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The Street Sweeper Hardcover – Jan 3 2012


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Product Details

  • Hardcover: 576 pages
  • Publisher: Bond Street Books (Jan. 3 2012)
  • Language: English
  • ISBN-10: 0385665628
  • ISBN-13: 978-0385665629
  • Product Dimensions: 16.3 x 3.9 x 24.1 cm
  • Shipping Weight: 816 g
  • Average Customer Review: 4.5 out of 5 stars  See all reviews (2 customer reviews)
  • Amazon Bestsellers Rank: #203,557 in Books (See Top 100 in Books)

Product Description

Review

“An extraordinary tale powerfully told, The Street Sweeper reveals how individual people matter in history, how unexpected connections can change lives, and how the stories we hear affect how we see the world. It’s a tremendously moving work that deserves to be read and remembered.”
The Globe and Mail

The Street Sweeper is an impressive literary achievement, complex in its organization, meticulous in its plotting and deeply satisfying in its emotional payoffs.”
The Wall Street Journal
 
“Humane, compelling and convincing . . . artfully structured and well written.”
The Sunday Times
 
Street Sweeper . . . demonstrates how history and fiction can converge to tell stories that cry out to be remembered.”
The Telegraph (UK)
 
“Perlman offers an affecting meditation on memory itself, on storytelling as an act of healing.”
The Guardian (UK)

“An extraordinary tale powerfully told, The Street Sweeper reveals how individual people matter in history, how unexpected connections can change lives, and how the stories we hear affect how we see the world. It’s a tremendously moving work that deserves to be read and remembered.”
The Globe and Mail

“An expertly told novel of life in immigrant America—and of the terrible events left behind in the old country.”
—Kirkus Reviews (starred review)
 
“Brilliantly makes personal both the Holocaust and the civil rights movement.... A moving and literate page-turner.”
—Publishers Weekly (starred review)
 
“Perlman’s compulsively readable wrestle-with-evil saga is intimate and monumental, wrenching and cathartic.”
—Booklist (starred review)

“In the best kind of books, there is always that moment when the words on the page swallow the world outside — subway stations fly by, errands go un-run, rational bedtimes are abandoned — and the only goal is to gobble up the next paragraph, and the next, and the next…. [The Street Sweeper is] a towering achievement: a strikingly modern literary novel that brings the ugliest moments of 20th-century history to life, and finds real beauty there.”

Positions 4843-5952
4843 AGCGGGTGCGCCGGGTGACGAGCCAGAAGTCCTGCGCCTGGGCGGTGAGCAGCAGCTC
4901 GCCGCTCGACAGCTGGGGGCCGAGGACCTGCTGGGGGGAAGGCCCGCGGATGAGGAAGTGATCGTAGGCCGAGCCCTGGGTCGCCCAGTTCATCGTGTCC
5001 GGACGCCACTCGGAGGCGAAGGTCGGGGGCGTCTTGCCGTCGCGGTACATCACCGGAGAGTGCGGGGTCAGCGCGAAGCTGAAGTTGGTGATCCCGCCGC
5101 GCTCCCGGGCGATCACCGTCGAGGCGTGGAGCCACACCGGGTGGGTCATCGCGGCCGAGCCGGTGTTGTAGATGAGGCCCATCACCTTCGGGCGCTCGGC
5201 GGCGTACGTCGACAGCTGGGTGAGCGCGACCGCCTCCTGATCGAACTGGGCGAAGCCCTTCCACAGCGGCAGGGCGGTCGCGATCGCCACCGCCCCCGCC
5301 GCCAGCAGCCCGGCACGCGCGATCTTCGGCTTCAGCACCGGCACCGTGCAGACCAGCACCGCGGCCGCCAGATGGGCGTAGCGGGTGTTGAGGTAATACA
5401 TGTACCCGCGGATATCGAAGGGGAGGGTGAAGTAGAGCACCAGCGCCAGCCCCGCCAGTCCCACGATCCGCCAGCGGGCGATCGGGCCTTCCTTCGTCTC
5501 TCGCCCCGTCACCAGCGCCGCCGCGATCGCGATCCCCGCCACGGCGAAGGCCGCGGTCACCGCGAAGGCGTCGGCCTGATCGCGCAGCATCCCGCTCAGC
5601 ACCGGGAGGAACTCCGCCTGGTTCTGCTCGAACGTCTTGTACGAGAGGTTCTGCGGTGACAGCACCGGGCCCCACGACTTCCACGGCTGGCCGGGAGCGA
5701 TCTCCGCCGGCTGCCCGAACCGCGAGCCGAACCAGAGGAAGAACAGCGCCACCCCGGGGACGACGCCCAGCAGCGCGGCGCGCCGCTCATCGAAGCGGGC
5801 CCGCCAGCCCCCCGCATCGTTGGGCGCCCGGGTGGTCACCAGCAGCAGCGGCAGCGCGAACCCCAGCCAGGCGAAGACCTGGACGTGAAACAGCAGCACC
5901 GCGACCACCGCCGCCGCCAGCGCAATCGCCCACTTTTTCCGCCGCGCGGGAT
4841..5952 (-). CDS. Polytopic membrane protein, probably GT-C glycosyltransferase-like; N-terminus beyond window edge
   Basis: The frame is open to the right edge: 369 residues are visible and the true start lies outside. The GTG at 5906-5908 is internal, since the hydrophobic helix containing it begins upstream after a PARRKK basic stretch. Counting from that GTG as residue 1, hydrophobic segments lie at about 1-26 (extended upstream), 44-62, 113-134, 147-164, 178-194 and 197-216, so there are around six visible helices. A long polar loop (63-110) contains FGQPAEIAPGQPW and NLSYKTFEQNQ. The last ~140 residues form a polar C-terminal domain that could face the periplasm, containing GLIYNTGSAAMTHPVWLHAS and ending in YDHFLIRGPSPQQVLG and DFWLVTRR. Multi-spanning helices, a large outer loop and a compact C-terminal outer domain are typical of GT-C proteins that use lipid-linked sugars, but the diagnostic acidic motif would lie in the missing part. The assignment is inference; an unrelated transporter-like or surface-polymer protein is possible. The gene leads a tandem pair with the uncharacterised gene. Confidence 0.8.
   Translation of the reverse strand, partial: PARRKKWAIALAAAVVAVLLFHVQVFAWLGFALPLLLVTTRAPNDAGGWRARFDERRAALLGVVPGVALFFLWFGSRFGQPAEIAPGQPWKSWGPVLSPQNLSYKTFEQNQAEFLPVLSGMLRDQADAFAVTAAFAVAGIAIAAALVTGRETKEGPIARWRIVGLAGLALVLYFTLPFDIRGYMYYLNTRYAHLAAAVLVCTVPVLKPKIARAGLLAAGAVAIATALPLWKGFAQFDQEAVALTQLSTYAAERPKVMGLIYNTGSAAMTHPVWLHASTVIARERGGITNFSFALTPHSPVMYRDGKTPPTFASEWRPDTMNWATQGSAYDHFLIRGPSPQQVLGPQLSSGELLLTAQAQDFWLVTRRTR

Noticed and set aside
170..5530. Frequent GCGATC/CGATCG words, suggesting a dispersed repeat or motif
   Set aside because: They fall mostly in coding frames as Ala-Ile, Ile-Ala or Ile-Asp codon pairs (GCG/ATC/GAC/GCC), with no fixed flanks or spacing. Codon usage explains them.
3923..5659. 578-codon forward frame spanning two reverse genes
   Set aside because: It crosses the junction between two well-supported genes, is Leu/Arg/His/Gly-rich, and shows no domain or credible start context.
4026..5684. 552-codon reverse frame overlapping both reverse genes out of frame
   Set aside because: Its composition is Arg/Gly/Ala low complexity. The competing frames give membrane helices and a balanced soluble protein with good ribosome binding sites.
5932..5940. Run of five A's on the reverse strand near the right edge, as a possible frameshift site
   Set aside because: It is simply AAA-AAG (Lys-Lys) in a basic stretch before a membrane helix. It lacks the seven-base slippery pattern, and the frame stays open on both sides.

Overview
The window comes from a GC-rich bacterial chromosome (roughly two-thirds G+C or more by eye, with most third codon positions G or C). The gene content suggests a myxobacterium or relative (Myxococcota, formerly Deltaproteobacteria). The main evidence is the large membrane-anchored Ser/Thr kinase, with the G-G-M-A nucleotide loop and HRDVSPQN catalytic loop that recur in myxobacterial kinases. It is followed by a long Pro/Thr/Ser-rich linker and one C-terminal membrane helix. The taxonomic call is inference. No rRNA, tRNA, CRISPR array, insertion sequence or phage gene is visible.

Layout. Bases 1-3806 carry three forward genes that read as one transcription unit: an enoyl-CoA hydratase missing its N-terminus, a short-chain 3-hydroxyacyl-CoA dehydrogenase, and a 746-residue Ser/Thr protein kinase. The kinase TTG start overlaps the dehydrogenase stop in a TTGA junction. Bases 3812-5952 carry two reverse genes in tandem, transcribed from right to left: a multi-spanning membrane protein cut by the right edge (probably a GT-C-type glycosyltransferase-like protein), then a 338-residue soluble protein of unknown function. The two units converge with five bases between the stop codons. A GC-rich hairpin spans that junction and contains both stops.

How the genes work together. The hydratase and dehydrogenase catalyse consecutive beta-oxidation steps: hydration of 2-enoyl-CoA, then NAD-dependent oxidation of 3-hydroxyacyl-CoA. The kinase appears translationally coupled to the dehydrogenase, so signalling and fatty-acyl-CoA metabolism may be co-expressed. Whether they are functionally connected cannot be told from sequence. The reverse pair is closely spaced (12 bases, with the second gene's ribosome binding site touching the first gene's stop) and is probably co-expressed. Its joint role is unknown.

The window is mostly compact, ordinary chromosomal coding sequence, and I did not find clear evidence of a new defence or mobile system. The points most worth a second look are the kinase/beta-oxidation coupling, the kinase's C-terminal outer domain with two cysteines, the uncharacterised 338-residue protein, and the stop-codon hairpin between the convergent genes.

Entertainment Weekly

“A sprawling work, generous in its spirit and in breadth of imagination, unabashed in its liberal humanism.”
The Age

“A rich, engaging story of New York. [Perlman is] an author of rare erudition and compassion. The Street Sweeper is his boldest work yet and, quite probably, the one that will win him a greater following.”
The Washington Post

“[An] ambitious yet thoughtful novel.”
The Independent (UK)

About the Author

ELLIOT PERLMAN's Three Dollars won the Age Book of the Year Award, the Betty Trask Award (UK), and the Fellowship of Australian Writers' Book of the Year Award. The Reasons I Won't Be Coming was a national bestseller in the US, where it was named a New York Times Book Review Editors' Choice. Seven Types of Ambiguity, a national bestseller in France and the US, was also a New York Times Book Review Editors' Choice, a New York Times Book Review Notable Book of the Year and a Washington Post Editors' Choice. Perlman lives in Melbourne, Australia.

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5 of 5 people found the following review helpful By Broken Penguins on Jan. 3 2012
Format: Hardcover
The Street Sweeper by Elliot Perlman caught me by surprise. It was both emotional, educational and even eye-opening. Beginning with the plight of African-American Lamont Williams' accidental journey into prison, Perlman weaves it with the story of a American civil rights historian, Adam Zignelik. The result is an interesting retelling of the history of racism.

The story reminded me of the movie, Crash. But where Crash showed racism through violence and stereotypes, The Street Sweeper does it by retelling historical events in society that mark racism and the heroic tale of those who rise against all odds to stop it. Perlman, a historian himself, reminds us all that one of the main purposes of history is simply to be retold. He does a fantastic job of retelling so much historic detail through dialogue (Sophie's World style).